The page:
I don’t have anything to do with the company (honestly) but Aussie Soap Supplies carries these alternatives plus the chemical in question.

    More info I found –

    PlantaSol CCG can be used to replace, or partially replace, Polysorbate 20 and other solubilizers in essential oil or fragrance oil spray mist products. Begin with 1/1 ratio, can increase up to 1/10 ratio.

    PlantaSol CCG can be used as a co-emulsifier in leave-on products such as lotions and creams.

    This nonionic, vegetable derived solubilizer is EcoCert and perfect for formulations that strive for as natural as can be.

    INCI Name: Caprylyl Capryl Glucoside

  16. Javiera says:

    Incredible! I have much frizz and do not know how to control it, hopefully this will help me lose those stubborn hair

  17. krystel says:

    wow thats so cool i have to try this for my hair do you think it would work in my curly frizzy hair ?

  18. Caroline says:

    Regarding the solubilizer, isn’t that pretty bad stuff to be putting on our bodies? Is there anything “natural” out there that would do the same thing? Thanks, love your tips!

    • Marie says:

      Solubilizer is made of Polysorbate 20, which Skin Deep rates a 3/10. The majority of their concerns are related to contamination, so assuming you have a reputable supplier, it is quite safe to use, especially in the low concentrations I work with. That said, another commenter named Janie shared this information:

      A potential alternative to Polysorbate is to use an alternative liquid emulsifier such as CCC Surfactant. Olivemulse is also another alternative. Polysorbate is a low mole surfactant (they are usually wetting agents) and acts as an emulsifier of oil in water emulsions.

      I don’t have anything to do with the company (honestly) but Aussie Soap Supplies carries these alternatives plus the chemical in question.

      More info I found –

      PlantaSol CCG can be used to replace, or partially replace, Polysorbate 20 and other solubilizers in essential oil or fragrance oil spray mist products. Begin with 1/1 ratio, can increase up to 1/10 ratio.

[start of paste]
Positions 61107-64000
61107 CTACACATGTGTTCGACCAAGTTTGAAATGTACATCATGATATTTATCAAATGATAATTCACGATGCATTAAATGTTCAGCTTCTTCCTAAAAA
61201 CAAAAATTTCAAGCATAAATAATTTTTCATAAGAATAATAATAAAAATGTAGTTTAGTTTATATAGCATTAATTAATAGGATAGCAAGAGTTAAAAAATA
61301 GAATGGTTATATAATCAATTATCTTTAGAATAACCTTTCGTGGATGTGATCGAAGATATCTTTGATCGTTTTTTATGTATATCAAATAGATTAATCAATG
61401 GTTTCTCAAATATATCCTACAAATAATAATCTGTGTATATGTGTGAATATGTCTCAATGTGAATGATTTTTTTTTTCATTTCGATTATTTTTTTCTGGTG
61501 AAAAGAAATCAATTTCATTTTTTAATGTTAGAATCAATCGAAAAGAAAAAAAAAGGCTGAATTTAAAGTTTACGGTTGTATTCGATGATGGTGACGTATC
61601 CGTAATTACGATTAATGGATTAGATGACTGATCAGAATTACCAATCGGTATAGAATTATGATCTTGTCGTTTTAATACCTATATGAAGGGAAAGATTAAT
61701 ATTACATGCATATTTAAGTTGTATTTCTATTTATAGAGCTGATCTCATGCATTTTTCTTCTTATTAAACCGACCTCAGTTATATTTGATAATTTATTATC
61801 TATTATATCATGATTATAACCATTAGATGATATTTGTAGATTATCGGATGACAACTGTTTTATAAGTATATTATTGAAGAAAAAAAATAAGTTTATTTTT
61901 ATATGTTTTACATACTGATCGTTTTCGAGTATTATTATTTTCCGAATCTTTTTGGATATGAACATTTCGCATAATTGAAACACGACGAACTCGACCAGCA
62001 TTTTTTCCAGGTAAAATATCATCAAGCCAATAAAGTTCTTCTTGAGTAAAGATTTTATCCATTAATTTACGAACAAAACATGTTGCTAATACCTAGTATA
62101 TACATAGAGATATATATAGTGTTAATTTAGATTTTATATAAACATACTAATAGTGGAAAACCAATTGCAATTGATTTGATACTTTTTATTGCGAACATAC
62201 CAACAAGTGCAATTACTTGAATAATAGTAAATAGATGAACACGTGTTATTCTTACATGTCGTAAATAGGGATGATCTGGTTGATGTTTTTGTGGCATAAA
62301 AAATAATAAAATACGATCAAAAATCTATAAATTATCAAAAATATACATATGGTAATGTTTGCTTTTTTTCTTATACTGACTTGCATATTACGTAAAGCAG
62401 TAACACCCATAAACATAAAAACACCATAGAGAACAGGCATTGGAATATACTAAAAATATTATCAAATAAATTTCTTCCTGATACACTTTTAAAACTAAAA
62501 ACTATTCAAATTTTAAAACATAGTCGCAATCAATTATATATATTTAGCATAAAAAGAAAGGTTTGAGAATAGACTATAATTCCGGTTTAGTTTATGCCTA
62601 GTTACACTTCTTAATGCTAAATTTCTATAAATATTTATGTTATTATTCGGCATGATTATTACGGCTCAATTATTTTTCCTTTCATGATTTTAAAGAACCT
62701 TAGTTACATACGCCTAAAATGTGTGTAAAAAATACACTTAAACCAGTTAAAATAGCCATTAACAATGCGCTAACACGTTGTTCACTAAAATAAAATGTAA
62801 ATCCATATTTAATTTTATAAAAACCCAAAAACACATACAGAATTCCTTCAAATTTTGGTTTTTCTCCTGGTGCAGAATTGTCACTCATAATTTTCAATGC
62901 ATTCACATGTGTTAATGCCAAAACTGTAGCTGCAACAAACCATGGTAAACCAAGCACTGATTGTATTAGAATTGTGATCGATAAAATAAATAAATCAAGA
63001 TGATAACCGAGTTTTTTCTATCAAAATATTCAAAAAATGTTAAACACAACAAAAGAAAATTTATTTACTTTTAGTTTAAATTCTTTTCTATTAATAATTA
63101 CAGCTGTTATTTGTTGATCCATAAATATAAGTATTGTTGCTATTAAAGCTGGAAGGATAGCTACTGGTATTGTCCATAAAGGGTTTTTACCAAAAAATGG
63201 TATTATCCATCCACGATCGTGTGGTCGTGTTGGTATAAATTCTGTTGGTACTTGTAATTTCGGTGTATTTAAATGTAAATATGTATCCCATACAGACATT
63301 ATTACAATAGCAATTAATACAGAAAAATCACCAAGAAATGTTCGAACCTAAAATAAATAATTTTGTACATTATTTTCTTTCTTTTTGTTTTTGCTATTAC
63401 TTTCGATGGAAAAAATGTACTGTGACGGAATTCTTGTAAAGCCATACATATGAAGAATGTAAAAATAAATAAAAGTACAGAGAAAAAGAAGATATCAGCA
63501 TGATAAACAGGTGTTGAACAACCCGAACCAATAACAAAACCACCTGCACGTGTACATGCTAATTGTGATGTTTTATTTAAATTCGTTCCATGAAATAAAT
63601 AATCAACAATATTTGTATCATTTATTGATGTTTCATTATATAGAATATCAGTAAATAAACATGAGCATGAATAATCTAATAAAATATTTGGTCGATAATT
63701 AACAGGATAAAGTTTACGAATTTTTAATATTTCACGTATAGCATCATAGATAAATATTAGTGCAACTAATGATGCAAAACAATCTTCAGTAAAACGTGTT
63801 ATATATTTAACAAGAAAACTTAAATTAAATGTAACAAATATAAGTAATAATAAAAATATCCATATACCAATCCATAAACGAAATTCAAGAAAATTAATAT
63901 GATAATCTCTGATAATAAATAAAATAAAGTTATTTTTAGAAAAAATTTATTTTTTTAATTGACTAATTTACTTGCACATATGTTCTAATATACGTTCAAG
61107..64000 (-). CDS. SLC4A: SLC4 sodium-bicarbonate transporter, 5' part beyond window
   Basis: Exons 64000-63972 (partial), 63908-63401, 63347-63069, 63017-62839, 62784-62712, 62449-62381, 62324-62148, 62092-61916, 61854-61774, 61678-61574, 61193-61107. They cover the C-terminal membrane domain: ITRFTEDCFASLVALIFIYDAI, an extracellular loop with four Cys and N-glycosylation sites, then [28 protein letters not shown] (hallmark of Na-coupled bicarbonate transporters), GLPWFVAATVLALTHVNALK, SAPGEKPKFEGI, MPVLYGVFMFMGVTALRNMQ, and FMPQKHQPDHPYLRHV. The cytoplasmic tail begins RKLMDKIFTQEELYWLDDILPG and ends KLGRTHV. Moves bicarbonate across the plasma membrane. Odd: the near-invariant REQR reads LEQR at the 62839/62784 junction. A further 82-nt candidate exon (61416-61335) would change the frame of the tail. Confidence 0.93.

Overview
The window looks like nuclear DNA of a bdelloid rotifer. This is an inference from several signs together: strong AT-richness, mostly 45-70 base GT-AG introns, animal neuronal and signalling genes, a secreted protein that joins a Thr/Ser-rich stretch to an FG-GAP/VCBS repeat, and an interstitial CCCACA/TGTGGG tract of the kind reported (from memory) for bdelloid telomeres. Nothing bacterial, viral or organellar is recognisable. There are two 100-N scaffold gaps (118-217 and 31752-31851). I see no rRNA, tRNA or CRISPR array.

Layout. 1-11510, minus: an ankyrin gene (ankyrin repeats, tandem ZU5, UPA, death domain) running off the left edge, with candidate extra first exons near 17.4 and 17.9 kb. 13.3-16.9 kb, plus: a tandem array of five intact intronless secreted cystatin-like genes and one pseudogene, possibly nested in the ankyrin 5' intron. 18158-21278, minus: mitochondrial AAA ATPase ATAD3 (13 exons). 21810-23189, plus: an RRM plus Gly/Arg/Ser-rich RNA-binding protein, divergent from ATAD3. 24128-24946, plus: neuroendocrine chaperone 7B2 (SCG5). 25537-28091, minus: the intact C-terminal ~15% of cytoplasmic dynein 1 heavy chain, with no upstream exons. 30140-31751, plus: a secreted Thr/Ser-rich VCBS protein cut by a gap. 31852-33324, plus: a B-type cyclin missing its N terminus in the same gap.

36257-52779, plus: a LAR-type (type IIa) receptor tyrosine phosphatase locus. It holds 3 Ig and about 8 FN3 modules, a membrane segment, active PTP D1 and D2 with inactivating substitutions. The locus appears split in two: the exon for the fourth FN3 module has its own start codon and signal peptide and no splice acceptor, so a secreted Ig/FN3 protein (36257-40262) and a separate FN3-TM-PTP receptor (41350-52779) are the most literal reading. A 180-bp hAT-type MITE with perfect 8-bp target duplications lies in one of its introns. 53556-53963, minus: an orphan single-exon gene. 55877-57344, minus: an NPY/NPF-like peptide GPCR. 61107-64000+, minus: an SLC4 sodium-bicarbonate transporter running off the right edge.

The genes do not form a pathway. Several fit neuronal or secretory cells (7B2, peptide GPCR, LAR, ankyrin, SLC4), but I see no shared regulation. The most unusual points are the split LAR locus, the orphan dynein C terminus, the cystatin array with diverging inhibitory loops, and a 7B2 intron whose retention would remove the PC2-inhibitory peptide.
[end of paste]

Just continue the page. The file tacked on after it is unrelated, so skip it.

PlantaSol CCG can be used as a co-emulsifier in leave-on products such as lotions and creams.

      This nonionic, vegetable derived solubilizer is EcoCert and perfect for formulations that strive for as natural as can be.

      INCI Name: Caprylyl Capryl Glucoside

  19. Amy Hoeh says:

    Hello,
    I love this hair smoothing spray! My hair is very thick and curly. In high humidity, I look like a poodle. Often, I use a ceramic straightener and Frizz smoothing creme. Thank you for sharing for all of your recipes. You should think about patenting that Snow White Lip Stain. It could be a real money maker for you! For this hair spray, I’m not a fan of any rose-scented items. Can I use something else as a substitute for the rose oil to make it more “fresh smelling”? I love anything that smells like baby powder. I’d love to try this, though. I’d appreciate your input and suggestions! Thank you so much. <3

    • Marie says:

      Thanks for reading, Amy! Feel free to use any essential oils you like in this hair mist :) Just be careful of the citrus oils, which can lighten the hair when combined with sun exposure. I have no idea which EO smells most like baby powder as it isn’t exactly a natural scent, but I’d recommend something like lavender or mint :)